Eamon Lynch at jumped into the topic with both feet:
It is golf’s most threadbare cliché to say that the game reflects life — the need to play it as it lies, handle bad breaks, conduct oneself honorably. This blather about character and grit has kept the sport's more indolent announcers and marketing executives employed for generations. But a more fitting allegory for this golf-as-life theme, at least in the professional ranks, may be our cry baby culture, the ceaseless bellyaching by those who break rules and then petulantly insist the rules are stupid anyway.... 
There’s clearly great fodder for debate in the new rules, from the wording to the rollout. The problem is that the time for debate was two years ago. In March 2017, the USGA announced a six-month feedback period during which anyone could offer input on the proposed revisions. More than 25,000 golfers did so. If Messrs. Scott, Thomas and Fowler had grave reservations, they had ample opportunity to register them. 
The new rules were made public in March 2018 — nine months before they took effect. USGA officials attended player meetings and held one-on-one conversations at tournaments in advance of the rollout. Despite that outreach, plenty of players are peddling a narrative that blames their own ignorance on the USGA. It's unsurprising. The blazers are the softest target in golf, portrayed as humorless scolds legislating all the fun out of the game.
I'm not saying the new rules are perfect, nor the rollout. But I do agree with Lynch's characterization of players as whiners and babies. I'm tired of it.

What if all parties, including golf's governing bodies, actually talked directly behind the scenes rather than airing their grievances and pettiness in the public arena?

Saturday, March 2

Lee Elder Makes USGA History as Bob Jones Award Recipient

Embed from Getty Images


LIBERTY CORNER, N.J. – The USGA will honor Lee Elder with its highest honor, the Bob Jones Award, in a ceremony on June 12, 2019, during the week of the 119th U.S. Open Championship at Pebble Beach (Calif.) Golf Links. Elder is the first African American to receive the prestigious award.

Presented annually since 1955, the Bob Jones Award recognizes an individual who demonstrates the spirit, personal character and respect for the game exhibited by Jones, winner of nine USGA championships.

"Lee's perseverance, positive attitude, and generous spirit personifies the ideals that the Bob Jones Award represents," said Mike Davis, USGA CEO. "His grace and humility demonstrate his extraordinary character, and his work at the community level has paved the way for generations of future golfers. We are thrilled to have the opportunity to honor his incredible sportsmanship in the game."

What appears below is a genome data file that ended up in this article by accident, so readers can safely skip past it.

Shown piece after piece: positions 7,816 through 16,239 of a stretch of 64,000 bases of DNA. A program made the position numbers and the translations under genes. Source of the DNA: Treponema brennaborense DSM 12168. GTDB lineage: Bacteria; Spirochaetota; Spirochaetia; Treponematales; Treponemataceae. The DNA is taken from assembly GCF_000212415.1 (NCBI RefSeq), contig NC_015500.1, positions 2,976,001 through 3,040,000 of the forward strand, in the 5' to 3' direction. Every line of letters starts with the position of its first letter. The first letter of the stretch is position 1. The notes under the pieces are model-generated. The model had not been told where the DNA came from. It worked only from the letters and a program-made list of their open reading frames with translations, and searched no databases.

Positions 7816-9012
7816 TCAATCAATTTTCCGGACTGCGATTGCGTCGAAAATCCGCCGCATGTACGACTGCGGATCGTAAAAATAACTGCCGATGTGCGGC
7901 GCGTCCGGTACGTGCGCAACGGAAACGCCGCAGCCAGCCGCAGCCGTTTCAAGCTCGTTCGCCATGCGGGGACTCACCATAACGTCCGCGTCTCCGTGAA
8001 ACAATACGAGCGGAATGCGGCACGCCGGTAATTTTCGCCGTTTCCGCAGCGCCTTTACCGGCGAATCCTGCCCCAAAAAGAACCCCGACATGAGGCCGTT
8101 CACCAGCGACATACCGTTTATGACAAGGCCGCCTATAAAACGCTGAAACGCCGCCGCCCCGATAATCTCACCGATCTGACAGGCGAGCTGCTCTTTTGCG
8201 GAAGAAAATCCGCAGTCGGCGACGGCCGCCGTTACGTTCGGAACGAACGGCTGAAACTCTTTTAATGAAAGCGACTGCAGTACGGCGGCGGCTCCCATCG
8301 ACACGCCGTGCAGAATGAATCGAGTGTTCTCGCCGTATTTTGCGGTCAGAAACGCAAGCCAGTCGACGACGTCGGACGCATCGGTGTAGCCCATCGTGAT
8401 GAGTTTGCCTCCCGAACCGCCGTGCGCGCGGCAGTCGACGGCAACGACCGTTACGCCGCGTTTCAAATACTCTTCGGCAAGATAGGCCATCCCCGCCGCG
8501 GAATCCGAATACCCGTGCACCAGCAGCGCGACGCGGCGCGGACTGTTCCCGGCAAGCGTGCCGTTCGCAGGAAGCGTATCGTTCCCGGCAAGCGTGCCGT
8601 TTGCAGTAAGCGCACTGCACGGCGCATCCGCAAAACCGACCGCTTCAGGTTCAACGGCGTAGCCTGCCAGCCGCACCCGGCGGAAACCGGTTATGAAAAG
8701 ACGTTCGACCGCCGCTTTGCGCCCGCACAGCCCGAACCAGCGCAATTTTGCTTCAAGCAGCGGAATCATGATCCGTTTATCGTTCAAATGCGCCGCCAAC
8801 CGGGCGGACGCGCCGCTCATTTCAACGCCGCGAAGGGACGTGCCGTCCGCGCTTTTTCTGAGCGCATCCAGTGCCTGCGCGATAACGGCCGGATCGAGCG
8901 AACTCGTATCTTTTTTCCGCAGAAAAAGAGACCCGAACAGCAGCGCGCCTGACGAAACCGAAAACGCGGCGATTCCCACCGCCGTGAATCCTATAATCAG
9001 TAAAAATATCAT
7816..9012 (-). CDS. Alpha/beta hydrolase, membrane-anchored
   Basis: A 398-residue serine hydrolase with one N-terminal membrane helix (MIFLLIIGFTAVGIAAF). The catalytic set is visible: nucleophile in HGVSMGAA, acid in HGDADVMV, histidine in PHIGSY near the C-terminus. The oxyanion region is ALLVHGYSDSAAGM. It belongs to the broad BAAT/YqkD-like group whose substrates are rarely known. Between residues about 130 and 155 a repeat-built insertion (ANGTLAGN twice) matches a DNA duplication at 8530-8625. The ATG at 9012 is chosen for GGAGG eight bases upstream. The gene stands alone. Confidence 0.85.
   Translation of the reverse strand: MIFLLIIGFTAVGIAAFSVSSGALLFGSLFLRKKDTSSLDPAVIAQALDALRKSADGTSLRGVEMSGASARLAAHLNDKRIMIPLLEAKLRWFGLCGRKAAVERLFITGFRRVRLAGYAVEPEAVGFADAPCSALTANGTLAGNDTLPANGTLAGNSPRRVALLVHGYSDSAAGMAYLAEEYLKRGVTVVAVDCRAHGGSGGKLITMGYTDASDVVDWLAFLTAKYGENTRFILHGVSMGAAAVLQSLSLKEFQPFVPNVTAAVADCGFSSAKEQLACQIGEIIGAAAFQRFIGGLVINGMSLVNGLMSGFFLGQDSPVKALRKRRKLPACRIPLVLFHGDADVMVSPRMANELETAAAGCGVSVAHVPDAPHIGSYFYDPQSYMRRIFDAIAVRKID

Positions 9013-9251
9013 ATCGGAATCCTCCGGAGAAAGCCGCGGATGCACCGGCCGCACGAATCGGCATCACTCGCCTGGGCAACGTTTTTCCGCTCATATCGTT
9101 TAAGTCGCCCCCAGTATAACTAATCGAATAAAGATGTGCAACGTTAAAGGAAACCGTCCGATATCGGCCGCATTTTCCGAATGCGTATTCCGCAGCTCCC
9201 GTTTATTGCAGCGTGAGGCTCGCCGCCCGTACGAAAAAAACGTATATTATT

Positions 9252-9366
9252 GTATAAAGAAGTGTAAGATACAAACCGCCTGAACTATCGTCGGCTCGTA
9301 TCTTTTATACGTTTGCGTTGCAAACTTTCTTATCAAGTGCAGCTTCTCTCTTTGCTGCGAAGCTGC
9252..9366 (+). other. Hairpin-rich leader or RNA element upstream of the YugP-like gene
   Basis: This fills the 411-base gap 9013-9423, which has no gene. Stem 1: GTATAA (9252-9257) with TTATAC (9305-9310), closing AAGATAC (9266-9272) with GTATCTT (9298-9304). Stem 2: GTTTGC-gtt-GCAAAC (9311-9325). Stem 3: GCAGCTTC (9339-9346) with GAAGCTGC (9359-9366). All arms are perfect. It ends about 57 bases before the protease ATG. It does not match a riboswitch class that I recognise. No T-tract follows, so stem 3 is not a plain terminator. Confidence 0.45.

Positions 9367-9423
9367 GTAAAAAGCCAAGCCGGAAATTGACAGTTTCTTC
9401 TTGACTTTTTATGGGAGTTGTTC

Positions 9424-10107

After bursting onto the PGA Tour in 1968 by tying Jack Nicklaus and extending him to a five-hole playoff at the American Golf Classic, Robert Lee Elder used his new-found fame to introduce disadvantaged youths to the game through various development programs.

Most notably, Elder managed the desegregated Langston Golf Course in Washington, D.C., where he hosted after-school programs aimed at educating youngsters about the game, while also giving them a safe place to spend their afternoons. In 1974, Elder created the Lee Elder Scholarship Fund, which offers financial aid to low-income young men and women to attend college.

A pioneering force in the game, Elder overcame personal tragedy and discrimination to become the first African American to play in the Masters Tournament, as well as the first African American to earn a spot on a Ryder Cup Team, serving as an inspiration to countless players who sought to break the color barrier.

Embed from Getty Images

"It’s a great honor to receive this award and be recognized in the same vein as Mr. Jones, who did so much for golf, and many others that I've admired who have positively impacted the game," said Elder. "I felt that by setting the right example and serving as a mentor, I would have the ability to leave a lasting impression on people. Even if I could only reach a few of them, I wanted to give all youngsters a chance to learn the game and be a part of it."

Born the youngest of 10 children in Dallas in 1934, Robert Lee Elder was orphaned at age 9 after his father was killed in action during World War II and his mother, overcome with grief, died three months later. Their deaths forced Elder to interrupt his schooling, and he found work at a nearby golf course, sparking his interest in and cultivating his love for the game. He began practicing in his off hours with a borrowed club and developed his skills further after he began to caddie. At age 12, Elder was sent to live with an aunt in Los Angeles, where his affinity for the game grew through jobs in pro shops and locker rooms, in addition to continuing his work as a caddie.

Elder's competitive career began in 1950 at an amateur event conducted by the United Golf Association (UGA), which provided competitive opportunities for African American players. After a stint traveling with famous golf hustler Titanic Thompson and two years in the Army, Elder played professionally, quickly establishing himself as the top player on the UGA circuit with wins in 18 of 22 tournaments in 1966. He easily qualified for the PGA Tour in 1967 and went on to finish his career with four PGA Tour wins and eight PGA Tour Champions wins.

Elder stared down discrimination throughout his career, most notably by accepting Gary Player's invitation to play in the South African PGA Championship in 1971, in the hope that a desegregated event would help end apartheid policies in South Africa. Elder also declined an invitation to the Masters that was based on growing legislative pressure rather than his own merit, and instead earned his spot with his first PGA Tour win at the Monsanto Open in 1974.